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  • tech0x20 6:29 pm on April 7, 2010 Permalink | Reply
    Tags: Apple,   

    Initial Impresssions of the iPad 

    Initial verdict:
    I like the iPad itself. However, the price is at least $100 more than I can tolerate. In reality, it’s $200 too much, but I’m giving the benefit of the doubt because of the screen size.
    I would probably pay $500 for an iPad with contractless 3g, but for WiFi, it seems like too much money for too little.
    From a developer perspective, I like that there is a “Universal” development option for some of the app types, as well as a “Split View” which optimizes the experience for iPad only.
    Other thoughts:
    • WiFi is VERY tempermental. [TUAW post on it]
    • Typing is almost as fast as a physical keyboard
    • Really would have liked leaving the protective wrap on it. Touch was very responsive with it on. Speakers were covered, though.
    • The internal speaker is pretty weak.
    • Running iPhone apps on the iPad is often worse than running Win 3.1 applications on more recent versions of Windows.
    • Microsoft Office Outlook Web Access works very nicely.

    The Apps:

    • The USA TODAY free app is a nice quick view of the news.
    • TWC MAX+ [The Weather Channel app]
    • iBooks has a wonderful free selection of children’s books.
    • Netflix app streaming is good, minus the whole weak speaker thing.
    • Tweetdeck runs pretty slowly.
    • Tweetdeck has search functionality on a per-column basis.
    • The Amazon Kindle app is beautiful on the iPad
    • GoToMeeting app makes excellent use of pinch-and-zoom and panning. It’s also to nice to have such a meeting session up on an external device and using separate computing resources. [Like having meeting TV].
    • Epicurious app – I can really see the Epicurious app on the iPad being what all those internet connected kitchen devices were always meant to be.
  • tech0x20 3:40 pm on March 3, 2010 Permalink | Reply
    Tags: android, Apple, apps,   

    Smartphone users disappointed with handset and application performance 

    From Fanfare:

    Research reveals 57% of smartphone users disappointed with handset and application performance

    Closer examination reveals that only 155 members of the public responded to the survey.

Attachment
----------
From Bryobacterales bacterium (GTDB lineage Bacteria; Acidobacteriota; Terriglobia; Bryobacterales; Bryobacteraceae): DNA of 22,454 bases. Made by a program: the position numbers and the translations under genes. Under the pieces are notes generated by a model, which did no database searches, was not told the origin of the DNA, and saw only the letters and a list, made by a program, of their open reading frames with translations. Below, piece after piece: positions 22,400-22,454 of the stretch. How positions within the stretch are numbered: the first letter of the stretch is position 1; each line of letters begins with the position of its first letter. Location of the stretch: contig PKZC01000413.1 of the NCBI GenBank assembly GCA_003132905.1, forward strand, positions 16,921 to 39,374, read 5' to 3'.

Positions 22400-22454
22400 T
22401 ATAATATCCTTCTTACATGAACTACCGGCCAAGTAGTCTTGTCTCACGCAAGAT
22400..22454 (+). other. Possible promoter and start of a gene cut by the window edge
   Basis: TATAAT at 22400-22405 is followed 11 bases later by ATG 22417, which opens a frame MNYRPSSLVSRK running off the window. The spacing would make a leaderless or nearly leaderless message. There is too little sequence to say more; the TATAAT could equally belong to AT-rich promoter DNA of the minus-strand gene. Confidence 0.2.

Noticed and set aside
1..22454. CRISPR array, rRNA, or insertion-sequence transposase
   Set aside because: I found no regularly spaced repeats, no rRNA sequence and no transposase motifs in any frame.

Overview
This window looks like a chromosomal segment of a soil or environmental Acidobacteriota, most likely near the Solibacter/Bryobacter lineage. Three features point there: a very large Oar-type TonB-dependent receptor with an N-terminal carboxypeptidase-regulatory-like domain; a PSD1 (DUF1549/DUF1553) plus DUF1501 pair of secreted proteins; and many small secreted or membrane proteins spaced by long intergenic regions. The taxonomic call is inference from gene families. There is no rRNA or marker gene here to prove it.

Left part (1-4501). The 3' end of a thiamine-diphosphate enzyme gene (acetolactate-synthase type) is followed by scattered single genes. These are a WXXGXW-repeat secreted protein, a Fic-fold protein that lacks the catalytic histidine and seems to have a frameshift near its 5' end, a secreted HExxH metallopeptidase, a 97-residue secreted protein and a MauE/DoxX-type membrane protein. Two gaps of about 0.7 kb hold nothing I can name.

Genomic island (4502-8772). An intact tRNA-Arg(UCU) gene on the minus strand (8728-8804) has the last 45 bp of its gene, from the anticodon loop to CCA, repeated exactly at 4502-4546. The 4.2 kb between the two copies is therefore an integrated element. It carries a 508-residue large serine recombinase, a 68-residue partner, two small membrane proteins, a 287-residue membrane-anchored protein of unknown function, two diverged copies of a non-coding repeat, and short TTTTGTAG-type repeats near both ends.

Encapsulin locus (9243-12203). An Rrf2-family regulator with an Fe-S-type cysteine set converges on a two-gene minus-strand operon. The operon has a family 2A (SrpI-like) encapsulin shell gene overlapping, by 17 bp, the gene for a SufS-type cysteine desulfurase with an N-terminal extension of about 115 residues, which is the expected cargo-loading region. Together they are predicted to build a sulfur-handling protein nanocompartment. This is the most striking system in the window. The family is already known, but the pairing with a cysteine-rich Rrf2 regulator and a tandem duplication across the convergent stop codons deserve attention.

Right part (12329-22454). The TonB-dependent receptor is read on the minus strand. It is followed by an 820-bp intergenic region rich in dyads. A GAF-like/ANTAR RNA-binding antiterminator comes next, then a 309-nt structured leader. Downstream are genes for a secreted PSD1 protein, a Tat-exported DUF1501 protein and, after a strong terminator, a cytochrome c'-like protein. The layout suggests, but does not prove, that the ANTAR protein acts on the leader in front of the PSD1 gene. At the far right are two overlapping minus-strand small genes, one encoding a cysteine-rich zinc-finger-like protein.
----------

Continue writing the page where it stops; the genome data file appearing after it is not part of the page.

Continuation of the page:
One interesting “key finding” that I noted was that whether a problem with the device or the network, 53% blame the device for the issue. If Apple’s true intent is to control the quality user experience by keeping the ecosystem closed, this finding supports that strategy. However, it also makes them more legitimately responsible with issues do arise.

    Little mention of apps being blamed for the issues

    There is no commentary on the quality of the mobile apps themselves being blamed for issues with the phones, but I suspect that a user who has run into a large number of poorly written apps is going to attribute the problems with the apps back to the phone itself. This is unfortunate, because the turnover of applications on a mobile device is much more frequent than on a desktop. When there are a large number of apps available for free or $0.99, the barrier to installation of the app is extremely low.

    I, myself, used to download many applications on my PCs, but they were either open source applications from SourceForge or shareware that I had to try and make a conscious decision to pay money for. I doubt that a significant percentage of the PC owners did likewise and I’m pretty sure most of the ones I know that did had malware on their machines as a result of installing something that they really shouldn’t have. In contrast, half of iPhone users buy at least an app a month.

    With such application development and installation churn comes increased instability, no matter how tightly the ecosystem is controlled.

  • tech0x20 7:03 pm on July 26, 2009 Permalink | Reply
    Tags: AdMob, Apple,   

    Statistics (you know what they say about them) Apple iPhone Dominates… 

    Apple’s statistics from AdMob have been impressive over the last
    year. It seems that iPhone and iPod touch owners are heavy Internet
    users. Forrester Research even quoted AdMob’s findings in their
    “Mobile Internet: Where is Your Audience?” paper.

    One thing I’ve noticed, however, is that quite a few of my free apps
    have ads served by AdMob. Do these show up as web page ad views? If
    they do, then these numbers might be artificially skewed because of
    those apps.

    From InformationWeek: Apple iPhone Dominates Mobile Web Usage :

    Apple’s mobile platform remains popular, and its devices accounted
    for nearly 43% of all U.S. ad requests.

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